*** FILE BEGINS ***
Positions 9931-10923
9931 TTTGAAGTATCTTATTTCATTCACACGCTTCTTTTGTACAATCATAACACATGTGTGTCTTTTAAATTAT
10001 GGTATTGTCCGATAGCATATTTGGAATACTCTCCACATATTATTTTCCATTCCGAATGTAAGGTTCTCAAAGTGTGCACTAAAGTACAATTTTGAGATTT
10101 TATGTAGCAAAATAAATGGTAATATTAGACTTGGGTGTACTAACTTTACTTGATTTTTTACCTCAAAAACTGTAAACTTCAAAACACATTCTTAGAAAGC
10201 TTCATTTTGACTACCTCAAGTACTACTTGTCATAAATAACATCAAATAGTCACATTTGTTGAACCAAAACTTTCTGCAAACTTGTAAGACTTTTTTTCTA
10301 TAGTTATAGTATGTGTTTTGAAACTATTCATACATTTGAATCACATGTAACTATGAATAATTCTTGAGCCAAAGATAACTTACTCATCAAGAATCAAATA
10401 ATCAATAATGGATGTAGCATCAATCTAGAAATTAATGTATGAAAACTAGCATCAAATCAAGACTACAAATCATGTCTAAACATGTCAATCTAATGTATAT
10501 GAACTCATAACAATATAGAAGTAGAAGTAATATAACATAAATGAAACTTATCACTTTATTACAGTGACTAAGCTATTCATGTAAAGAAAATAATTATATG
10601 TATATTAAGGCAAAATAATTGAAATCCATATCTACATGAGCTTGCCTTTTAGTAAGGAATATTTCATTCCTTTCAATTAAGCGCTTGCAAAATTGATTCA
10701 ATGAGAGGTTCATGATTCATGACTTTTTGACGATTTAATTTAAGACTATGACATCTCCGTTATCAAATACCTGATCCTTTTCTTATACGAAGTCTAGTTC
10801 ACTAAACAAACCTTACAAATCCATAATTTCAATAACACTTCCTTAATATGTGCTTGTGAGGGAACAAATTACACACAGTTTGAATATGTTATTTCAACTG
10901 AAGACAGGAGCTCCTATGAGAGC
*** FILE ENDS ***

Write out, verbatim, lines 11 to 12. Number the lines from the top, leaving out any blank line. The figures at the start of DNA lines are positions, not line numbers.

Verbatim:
10801 ACTAAACAAACCTTACAAATCCATAATTTCAATAACACTTCCTTAATATGTGCTTGTGAGGGAACAAATTACACACAGTTTGAATATGTTATTTCAACTG
10901 AAGACAGGAGCTCCTATGAGAGC